Source: The Scotsman, 16th October 1922
Thrilling Moments.It was a stern struggle throughout between two well-matched teams, both adopted spoiling tactics, and with every man marked by an opponent it was not surprising that forward moves were not allowed to develop to any great extent. From the contest the respective defences emerged with considerable credit. Both sets were resolute and determined in all they did, and against resourceful opponents their work was such as to compel admiration. While the result was satisfactory to all concerned, Aberdeen came nearer to winning. On one occasion a headed ball from Thomson landed on the top of Robb's crossbar, and another time a terrific shot by Grant struck the Rangers' goalpost when the keeper was helpless to save. The escapes were not confined to one end, as Henderson, the Rangers centre-forward, on one occasion was left with a clear field for goal, but instead of shooting or going right ahead he cut out to the right, and ere he crossed the ball the Aberdeen defence had recovered, and one the best ?if not the best ?scoring opportunities of the game was lost. Neither set of forwards got much chance to combine or to shoot, so accurate was the tackling of the opposing half-backs, but the attackers did not shine as marksmen on the very few opportunities they got. Grant, the home right-half, supplied an exception, as, shortly after the start, he drove in a terrific shot with his left foot, Robb being fortunate be in line to knock the ball down and clear. From start to finish of a gruelling encounter, there was not a player on either side who spared himself. The play was always vigorous but never rough, and such stoppages for injuries as occurred were the outcome of accident, and incidental to the pace and excitement of the game. There were very few fouls that could be classified as "intentional, " and it was one of the cleanest contested and most sporting tussles seen on the ground.
Defence Outshines Attack.On the Aberdeen side, Blackwell had not great deal do, but got through work well. One of the thrilling moments of the game was shortly after the start, when he rushed out his goal to punch away from Archibald as Henderson rushed in. The got his fist on the ball, but collided with the Ranger, and required attention. Another particularly fine save was when he tipped a high hall from Archibald over the bar. He was fortunate on one occasion when he left his goal, and along with others missed a ball from Archibald, but apart, from that he acquitted himself splendidly. Hutton and Forsyth were brilliant at back. The first-named struck his best form of the season, and although he was injured in a collision with Lawson in the first period, he recovered, and his play not the least impaired. Forsyth had the Rangers' better wing to contend with, but showed great resource, and in the second half was master of Archibald. All three half-backs played a spoiling game that suited the occasion. As in the case of the Rangers trio, they found little time to back up their forwards, but none of the three would admit of defeat. Grant, in an unaccustomed role, performed very creditably, and his shooting suggested he would have strengthened the forward line had he been included in it; as it was, those who selected the team need not regret their judgment in placing him in the middle line. The best of the forward moves on the home side came from Rankine and Smith, who showed great cleverness as the left wing, and in conjunction with MacLachlan executed some pretty triangular moves. Moir showed much dash at centre-forward, and if he was not at all skilful, and was distinctly unfortunate in shooting, he was always a menace to the Rangers' defence. Thomson executed some clever moves without revealing his best form, but worked tremendously hard in defence and attack, and Middleton was rather overshadowed by McCandless.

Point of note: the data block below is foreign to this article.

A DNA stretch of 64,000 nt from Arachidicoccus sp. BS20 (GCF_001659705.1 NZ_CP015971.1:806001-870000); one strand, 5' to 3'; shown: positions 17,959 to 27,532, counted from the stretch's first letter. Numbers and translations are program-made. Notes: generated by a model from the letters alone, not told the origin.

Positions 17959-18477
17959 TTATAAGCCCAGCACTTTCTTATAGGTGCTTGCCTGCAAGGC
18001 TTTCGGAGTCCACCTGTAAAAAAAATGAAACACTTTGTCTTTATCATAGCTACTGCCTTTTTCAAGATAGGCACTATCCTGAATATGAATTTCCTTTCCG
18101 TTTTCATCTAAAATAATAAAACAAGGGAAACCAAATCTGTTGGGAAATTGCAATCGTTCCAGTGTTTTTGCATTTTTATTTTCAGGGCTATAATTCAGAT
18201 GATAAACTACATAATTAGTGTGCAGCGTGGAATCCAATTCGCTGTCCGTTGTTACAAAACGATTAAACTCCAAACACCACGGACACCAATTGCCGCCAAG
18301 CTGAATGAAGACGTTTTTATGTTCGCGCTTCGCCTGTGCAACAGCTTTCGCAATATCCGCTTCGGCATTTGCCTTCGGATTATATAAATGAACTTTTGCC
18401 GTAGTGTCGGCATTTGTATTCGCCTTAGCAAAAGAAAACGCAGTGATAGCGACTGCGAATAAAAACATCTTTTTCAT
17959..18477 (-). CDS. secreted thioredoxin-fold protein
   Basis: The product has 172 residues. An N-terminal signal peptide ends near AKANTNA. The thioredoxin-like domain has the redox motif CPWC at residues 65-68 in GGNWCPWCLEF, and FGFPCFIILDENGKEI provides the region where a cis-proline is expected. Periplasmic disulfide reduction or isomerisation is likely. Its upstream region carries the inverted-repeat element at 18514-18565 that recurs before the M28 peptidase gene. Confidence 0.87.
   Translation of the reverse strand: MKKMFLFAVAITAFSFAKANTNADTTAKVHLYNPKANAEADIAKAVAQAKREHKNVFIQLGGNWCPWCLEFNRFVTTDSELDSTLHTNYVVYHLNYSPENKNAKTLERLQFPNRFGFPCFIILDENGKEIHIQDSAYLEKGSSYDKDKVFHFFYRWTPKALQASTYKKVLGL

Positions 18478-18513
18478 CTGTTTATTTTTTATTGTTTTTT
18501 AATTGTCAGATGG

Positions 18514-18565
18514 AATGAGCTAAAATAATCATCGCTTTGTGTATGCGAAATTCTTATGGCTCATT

,b>Rangers Stalwarts.Neither team could claim superiority in any department over the other. Robb was clever goalkeeper, and Manderson and McCandless two capital backs, especially the latter, whose coolness and resource when harassed by rushing opponents were admirable. The half-backs were spoilers just like those of Aberdeen. In the play of Muirhead, however, there was much that took the eye from the constructive point of view. Archibald was the best and most dangerous of the Rangers forwards such time as he got support from Cunningham, but when the latter fell away in the second half the winger's play suffered, and Forsyth rather got the better of him. Henderson was ever a trier, but was none too dangerous, and the best of the inside trio was Cairns, who revealed much clever footwork. Lawson was a fair success on the left wing, but was greatly handicapped in the second half by an injury sustained in the first period. Model Spectators. In what was a most exciting contest the spectators conducted themselves in a most sportsmanlike manner, and although an Aberdeen victory would have greatly pleased the majority, there was no discordant note. The spontaneous applause which followed anything particularly clever accomplished by any of the players, whether home or visiting, showed that partisanship did not distort their conception of fair play, and at the finish all were cordial in their appreciation of the wholehearted efforts of all the players concerned to attain victory.
Source: Aberdeen Daily Journal 16th October 1922